Will Employer’s Attempt to Keep Ellen Pao Discrimination Trial Secret Work?

Stop Spectator AccessNearly three years after a former junior-partner at venture capital firm Kleiner Perkins Caufied & Byers LLC filed her lawsuit alleging gender discrimination and retaliation, the jury trial appears set to begin next week.

As a general matter, jury trials of civil discrimination claims are presumptively open to the public.   This right of the public to attend civil trials is rooted in democratic principles as articulated in 1884 by Oliver Wendell Holmes who was then a justice on the Massachusetts Supreme Court:

“It is desirable that the trial of [civil] causes should take place under the public eye, … not because the controversies of one citizen with another are of public concern, but because it is of the highest moment that those who administer justice should always act under the sense of public responsibility, and that every citizen should be able to satisfy himself with his own eyes as to the mode in which a public duty is performed.”

Cowley v. Pulsifer, 137 Mass. 392 (1884).

In a motion filed yesterday, Kleiner Perkins argues that the right of the media and public to attend these types of civil jury trials is not absolute. Citing the right to privacy of non-party employees and the “injurious effects” of disclosing its confidential and commercially valuable business information, Kleiner Perkins has asked the judge to prevent spectators from watching certain parts of the jury trial.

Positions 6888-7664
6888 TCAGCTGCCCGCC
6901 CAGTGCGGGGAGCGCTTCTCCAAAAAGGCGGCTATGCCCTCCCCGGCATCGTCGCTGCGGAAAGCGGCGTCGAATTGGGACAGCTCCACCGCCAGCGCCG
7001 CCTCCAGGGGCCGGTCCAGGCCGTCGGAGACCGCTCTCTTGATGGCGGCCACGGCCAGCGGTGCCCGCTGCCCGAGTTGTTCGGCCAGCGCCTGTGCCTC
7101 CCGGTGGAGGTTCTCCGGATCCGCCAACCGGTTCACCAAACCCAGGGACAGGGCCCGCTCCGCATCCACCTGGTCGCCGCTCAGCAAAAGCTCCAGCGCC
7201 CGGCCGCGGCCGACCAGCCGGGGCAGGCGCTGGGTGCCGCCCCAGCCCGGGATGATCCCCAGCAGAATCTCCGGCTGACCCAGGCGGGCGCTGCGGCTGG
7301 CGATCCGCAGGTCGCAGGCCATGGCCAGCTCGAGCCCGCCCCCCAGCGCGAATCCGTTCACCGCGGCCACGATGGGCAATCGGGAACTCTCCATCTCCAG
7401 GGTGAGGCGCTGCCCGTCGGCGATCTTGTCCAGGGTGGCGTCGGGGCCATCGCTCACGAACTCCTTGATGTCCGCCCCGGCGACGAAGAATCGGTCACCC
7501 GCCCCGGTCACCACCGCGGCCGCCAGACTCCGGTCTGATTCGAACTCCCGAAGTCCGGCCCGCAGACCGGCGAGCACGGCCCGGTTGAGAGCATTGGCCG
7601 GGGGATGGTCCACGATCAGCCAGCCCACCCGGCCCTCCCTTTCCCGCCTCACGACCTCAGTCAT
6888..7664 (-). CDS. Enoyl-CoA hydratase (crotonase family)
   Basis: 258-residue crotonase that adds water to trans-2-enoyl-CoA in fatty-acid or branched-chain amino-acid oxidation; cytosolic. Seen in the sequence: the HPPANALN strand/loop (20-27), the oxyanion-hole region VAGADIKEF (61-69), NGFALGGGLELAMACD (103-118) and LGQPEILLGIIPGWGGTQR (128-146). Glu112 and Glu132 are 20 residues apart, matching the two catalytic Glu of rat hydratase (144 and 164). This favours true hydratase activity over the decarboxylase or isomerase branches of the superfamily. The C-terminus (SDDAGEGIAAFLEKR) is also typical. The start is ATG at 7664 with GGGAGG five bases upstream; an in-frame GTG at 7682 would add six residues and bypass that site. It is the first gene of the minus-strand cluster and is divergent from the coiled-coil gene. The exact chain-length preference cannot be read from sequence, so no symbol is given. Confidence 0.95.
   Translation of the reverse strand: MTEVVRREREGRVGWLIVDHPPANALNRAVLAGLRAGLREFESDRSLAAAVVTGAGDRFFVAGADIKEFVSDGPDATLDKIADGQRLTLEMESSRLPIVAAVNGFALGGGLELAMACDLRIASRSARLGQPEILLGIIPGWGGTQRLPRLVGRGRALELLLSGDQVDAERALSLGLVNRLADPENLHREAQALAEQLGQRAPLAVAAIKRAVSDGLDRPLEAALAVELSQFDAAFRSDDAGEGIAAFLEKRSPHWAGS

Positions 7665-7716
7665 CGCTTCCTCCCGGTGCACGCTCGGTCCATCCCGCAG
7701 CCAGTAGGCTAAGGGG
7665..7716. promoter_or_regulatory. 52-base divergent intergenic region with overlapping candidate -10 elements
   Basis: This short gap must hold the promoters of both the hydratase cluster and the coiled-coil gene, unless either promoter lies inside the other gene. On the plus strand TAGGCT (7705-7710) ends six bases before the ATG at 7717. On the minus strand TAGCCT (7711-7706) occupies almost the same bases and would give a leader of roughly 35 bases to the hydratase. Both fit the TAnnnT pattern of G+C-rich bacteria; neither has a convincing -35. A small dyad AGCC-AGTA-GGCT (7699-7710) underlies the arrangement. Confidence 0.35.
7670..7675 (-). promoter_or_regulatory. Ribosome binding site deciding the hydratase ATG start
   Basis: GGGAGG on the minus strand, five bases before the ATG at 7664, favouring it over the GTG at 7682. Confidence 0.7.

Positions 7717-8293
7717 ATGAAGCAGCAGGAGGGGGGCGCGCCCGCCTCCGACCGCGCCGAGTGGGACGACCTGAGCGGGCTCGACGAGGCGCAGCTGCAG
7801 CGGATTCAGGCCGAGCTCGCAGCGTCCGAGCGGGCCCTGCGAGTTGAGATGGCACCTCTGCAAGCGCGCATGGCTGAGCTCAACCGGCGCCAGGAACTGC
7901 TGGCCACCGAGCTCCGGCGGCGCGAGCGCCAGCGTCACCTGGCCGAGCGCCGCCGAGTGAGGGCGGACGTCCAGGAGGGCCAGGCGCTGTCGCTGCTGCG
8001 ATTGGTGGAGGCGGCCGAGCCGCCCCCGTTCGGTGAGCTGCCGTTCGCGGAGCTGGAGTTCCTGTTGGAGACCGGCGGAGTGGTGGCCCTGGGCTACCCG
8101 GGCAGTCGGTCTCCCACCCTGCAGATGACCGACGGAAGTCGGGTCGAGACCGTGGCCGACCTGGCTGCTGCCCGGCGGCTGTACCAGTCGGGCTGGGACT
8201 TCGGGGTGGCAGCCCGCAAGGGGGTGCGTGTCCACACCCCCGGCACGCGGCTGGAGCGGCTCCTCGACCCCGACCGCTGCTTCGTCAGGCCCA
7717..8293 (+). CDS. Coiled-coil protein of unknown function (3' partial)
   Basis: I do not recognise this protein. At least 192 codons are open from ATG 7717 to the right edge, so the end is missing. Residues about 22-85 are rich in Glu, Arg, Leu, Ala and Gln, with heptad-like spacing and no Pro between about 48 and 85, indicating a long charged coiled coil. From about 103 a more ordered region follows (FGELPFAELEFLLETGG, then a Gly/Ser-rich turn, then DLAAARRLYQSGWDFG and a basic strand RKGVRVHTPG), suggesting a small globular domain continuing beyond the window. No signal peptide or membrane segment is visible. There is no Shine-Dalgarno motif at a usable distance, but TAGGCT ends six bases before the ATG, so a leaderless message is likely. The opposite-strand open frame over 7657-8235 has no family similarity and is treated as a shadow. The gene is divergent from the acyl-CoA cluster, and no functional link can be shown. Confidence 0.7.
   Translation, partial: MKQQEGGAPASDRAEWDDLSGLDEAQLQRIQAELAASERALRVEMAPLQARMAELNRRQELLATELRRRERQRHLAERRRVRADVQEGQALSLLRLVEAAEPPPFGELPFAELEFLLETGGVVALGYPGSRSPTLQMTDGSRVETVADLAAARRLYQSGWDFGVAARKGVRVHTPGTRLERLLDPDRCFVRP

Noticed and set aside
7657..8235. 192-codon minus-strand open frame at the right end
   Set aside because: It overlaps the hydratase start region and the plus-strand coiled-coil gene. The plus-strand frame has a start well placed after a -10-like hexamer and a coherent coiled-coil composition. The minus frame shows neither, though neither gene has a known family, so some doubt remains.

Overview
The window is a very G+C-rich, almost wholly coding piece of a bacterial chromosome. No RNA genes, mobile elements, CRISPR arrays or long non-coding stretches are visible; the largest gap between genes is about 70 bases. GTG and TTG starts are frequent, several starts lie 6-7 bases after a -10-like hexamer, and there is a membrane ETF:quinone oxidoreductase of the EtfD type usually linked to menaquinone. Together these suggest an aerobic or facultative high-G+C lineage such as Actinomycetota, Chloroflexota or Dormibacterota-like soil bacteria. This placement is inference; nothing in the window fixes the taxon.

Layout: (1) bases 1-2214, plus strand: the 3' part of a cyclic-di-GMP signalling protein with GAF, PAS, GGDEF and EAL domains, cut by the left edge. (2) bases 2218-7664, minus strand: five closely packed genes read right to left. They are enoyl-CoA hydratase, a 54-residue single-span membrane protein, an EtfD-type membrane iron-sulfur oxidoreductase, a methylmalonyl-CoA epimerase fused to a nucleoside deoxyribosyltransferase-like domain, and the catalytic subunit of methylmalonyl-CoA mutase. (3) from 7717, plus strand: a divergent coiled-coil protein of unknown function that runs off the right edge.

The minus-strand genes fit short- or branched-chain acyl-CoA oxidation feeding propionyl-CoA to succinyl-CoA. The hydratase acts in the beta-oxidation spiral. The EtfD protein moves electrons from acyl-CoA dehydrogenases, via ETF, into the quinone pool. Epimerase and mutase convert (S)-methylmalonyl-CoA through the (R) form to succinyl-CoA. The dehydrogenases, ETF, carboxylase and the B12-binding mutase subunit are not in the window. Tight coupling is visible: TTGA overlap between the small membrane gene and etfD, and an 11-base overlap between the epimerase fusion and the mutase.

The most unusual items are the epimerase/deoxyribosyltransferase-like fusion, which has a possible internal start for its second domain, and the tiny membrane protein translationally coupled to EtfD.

Specifically, Kleiner Perkins has asked that the Court exclude

“spectators from the courtroom when evidence is presented regarding (1) third-party employee compensation and performance . . . (2) KPCB’s confidential/proprietary business information and financial performance; and (3) investment financial information and performance regarding third-party Managing LLC’s funds.”

To read the full motion click here.

Opposition Likely to Motion to Exclude Spectators

Even if for some reason Ellen Pao’s legal team decides not to oppose Kleiner Perkins’ motion to exclude spectators from the courtroom, I think it is safe to predict that the media will ask to intervene to oppose the motion. This case has been widely followed in the media and given the amount of coverage the public interest in the case seems clear.

Assuming this case does not settle, I will be providing updates on this issue of public access to the jury trial as well as the case more generally as the case proceeds.


Will Employer’s Attempt to Keep Ellen Pao Discrimination Trial Secret Work? — 4 Comments

  1. Lorene –

    I think this is outrageous! I’ve never heard of a discrimination case in court being closed to the public. That’s part of the price you pay for taking your case to trial.

    Also, Kleiner Perkins’s exclusion criteria are extremely vague and would be very difficult to apply. The Court (and the jury) would be hopelessly confused and obstructed, and the trial would be constantly interrupted and delayed.

    I trust the Court will not be drawn into such a morass.


    • John: The court did not grant Kleiner Perkins’s motion in its entirety but is trying (correctly so in my view) to balance the privacy rights of individuals not involved in this lawsuit with the public’s right to attend these trials. The court is also attempting to strike the right balance in protecting Kleiner Perkins’s trade secrets. Thanks for reading and weighing in with your views. Lorene

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